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Apple is giving millions of iPhone users a choice: Allow Facebook and other apps running on Apple’s iOS platform to track your activity on your phone and online, or stop tracking altogether.
What will you choose?
Apple’s new iPhone software, iOS 14.5, will be available starting next week, the company announced Tuesday. The update includes a major privacy feature called App Tracking Transparency, which requires apps to request permission before gathering user or device data. Specifically, the update changes the Identifier for Advertisers (IDFA), a unique, random number assigned to each iPhone that allows advertisers and developers to track user behavior, including app usage and web browsing behavior. The IDFA is often used to personalize advertisements.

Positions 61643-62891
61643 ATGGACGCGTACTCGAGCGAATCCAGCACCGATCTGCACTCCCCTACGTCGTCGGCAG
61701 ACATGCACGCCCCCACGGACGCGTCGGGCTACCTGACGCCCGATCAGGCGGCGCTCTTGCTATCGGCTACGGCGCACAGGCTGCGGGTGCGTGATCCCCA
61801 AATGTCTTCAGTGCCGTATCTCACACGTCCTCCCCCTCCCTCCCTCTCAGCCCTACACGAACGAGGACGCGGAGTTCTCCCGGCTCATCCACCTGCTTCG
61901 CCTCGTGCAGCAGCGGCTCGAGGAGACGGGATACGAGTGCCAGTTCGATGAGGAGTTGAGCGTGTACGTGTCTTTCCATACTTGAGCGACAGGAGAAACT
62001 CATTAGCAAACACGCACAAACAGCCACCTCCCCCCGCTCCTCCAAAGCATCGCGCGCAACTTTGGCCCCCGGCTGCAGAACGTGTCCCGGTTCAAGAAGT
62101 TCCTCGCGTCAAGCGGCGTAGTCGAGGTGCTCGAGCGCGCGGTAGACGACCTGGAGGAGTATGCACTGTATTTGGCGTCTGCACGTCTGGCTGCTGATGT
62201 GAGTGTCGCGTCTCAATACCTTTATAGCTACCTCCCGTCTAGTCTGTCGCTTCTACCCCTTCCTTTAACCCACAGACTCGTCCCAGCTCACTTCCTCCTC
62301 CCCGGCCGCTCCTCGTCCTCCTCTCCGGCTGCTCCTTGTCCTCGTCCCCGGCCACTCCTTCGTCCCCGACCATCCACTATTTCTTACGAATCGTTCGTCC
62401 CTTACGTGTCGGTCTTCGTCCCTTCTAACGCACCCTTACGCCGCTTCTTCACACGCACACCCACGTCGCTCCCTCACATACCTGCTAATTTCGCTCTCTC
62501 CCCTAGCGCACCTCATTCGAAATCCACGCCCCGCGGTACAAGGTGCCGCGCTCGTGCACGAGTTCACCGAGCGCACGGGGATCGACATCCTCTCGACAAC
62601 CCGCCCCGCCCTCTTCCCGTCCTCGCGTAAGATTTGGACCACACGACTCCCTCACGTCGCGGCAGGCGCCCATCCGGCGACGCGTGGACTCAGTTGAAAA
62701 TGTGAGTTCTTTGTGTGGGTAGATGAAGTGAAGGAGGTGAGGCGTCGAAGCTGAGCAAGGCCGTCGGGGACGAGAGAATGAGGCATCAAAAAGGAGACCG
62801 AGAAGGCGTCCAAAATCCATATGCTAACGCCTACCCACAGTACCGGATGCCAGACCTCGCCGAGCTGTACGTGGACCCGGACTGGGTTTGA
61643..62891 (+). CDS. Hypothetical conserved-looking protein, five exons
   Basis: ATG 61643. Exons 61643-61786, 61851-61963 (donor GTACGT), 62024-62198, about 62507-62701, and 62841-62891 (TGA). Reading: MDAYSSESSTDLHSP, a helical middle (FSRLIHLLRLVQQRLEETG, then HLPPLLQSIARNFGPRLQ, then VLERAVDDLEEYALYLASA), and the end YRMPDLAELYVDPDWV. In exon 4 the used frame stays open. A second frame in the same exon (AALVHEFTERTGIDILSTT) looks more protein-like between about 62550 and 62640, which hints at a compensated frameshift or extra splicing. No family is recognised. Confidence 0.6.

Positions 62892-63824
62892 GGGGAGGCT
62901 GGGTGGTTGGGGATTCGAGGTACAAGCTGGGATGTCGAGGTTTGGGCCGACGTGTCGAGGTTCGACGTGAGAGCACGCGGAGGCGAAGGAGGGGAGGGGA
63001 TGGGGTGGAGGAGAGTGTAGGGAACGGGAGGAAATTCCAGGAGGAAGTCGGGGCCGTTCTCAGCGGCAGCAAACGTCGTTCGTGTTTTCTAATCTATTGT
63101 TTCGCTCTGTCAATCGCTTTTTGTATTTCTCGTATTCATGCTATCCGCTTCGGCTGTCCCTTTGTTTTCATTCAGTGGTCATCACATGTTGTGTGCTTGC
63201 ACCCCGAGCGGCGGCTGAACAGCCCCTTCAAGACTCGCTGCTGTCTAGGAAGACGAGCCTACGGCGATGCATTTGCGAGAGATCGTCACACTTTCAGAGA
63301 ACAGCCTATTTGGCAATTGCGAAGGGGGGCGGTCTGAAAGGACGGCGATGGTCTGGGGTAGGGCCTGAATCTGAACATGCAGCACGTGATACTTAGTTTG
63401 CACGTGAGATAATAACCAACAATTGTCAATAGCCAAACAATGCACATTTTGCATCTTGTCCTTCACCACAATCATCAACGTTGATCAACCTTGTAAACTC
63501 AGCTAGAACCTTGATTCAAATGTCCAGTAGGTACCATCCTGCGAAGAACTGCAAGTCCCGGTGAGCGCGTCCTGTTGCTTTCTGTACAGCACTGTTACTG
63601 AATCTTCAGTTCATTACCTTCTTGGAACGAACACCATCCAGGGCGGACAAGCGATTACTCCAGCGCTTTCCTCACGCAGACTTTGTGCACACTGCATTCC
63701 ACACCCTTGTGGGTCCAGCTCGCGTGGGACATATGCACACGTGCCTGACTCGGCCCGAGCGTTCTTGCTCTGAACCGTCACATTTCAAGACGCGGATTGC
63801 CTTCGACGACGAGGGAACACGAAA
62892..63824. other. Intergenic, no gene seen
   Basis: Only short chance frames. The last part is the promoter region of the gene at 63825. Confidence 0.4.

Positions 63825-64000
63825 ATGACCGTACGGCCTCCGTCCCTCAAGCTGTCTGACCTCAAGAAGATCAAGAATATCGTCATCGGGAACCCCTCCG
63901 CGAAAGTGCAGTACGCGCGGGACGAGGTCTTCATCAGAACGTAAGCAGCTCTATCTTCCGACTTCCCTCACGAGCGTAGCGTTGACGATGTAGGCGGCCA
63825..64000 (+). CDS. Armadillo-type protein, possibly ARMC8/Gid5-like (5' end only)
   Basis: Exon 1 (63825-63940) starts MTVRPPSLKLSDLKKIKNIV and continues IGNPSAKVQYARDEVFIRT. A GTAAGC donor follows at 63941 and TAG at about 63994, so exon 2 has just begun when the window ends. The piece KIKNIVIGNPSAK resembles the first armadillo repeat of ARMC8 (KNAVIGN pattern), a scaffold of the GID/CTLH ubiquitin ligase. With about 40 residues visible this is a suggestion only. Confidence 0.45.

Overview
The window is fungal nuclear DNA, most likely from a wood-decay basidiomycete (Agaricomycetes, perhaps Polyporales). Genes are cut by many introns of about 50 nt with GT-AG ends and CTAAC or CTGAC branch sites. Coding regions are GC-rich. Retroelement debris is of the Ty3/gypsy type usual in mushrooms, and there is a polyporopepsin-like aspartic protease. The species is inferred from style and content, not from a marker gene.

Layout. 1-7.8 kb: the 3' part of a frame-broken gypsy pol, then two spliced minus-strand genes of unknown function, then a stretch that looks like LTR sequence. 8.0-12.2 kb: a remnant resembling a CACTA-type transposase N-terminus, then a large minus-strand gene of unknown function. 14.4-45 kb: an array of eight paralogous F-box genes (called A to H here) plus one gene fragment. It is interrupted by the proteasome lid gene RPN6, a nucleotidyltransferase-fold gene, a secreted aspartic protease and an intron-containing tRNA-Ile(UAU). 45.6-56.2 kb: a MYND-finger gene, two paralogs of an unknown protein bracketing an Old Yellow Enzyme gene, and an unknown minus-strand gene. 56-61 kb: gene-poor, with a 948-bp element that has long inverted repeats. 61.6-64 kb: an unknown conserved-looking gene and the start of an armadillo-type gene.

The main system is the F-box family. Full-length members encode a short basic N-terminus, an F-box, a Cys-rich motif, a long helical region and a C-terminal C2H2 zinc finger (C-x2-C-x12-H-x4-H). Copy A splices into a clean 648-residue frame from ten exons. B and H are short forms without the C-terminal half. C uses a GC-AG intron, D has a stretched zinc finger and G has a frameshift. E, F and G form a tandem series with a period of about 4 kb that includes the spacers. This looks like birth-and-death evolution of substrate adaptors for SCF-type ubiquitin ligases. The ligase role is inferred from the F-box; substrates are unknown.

Apple is also releasing software updates for its other devices, including the iPad, Apple Watch, Mac computers and Apple TV. Apple is hosting an event on Tuesday where the company will announce product updates, and the software is expected to be available this week.
A spokesperson for Apple said the new privacy features were developed to “provide transparency and give users a choice if their data is tracked.” Apple requires all developers to adhere to the new policies, but will not require software makers to make the update immediately.
Why Facebook objects
Facebook, Google and other big tech firms are unhappy with the changes.
In December, Facebook placed a full-page ad in the New York Times that claimed the user-tracking changes in iOS 14.5 would adversely affect small businesses. “[T]he average small business advertiser stands to see a cut of over 60% in their sales for every dollar they spend,” the Facebook ad stated.
A spokesman for Facebook was unable to verify the claim of a 60% loss to small business, but shared a Facebook blog post and video that asserts the Apple update will force…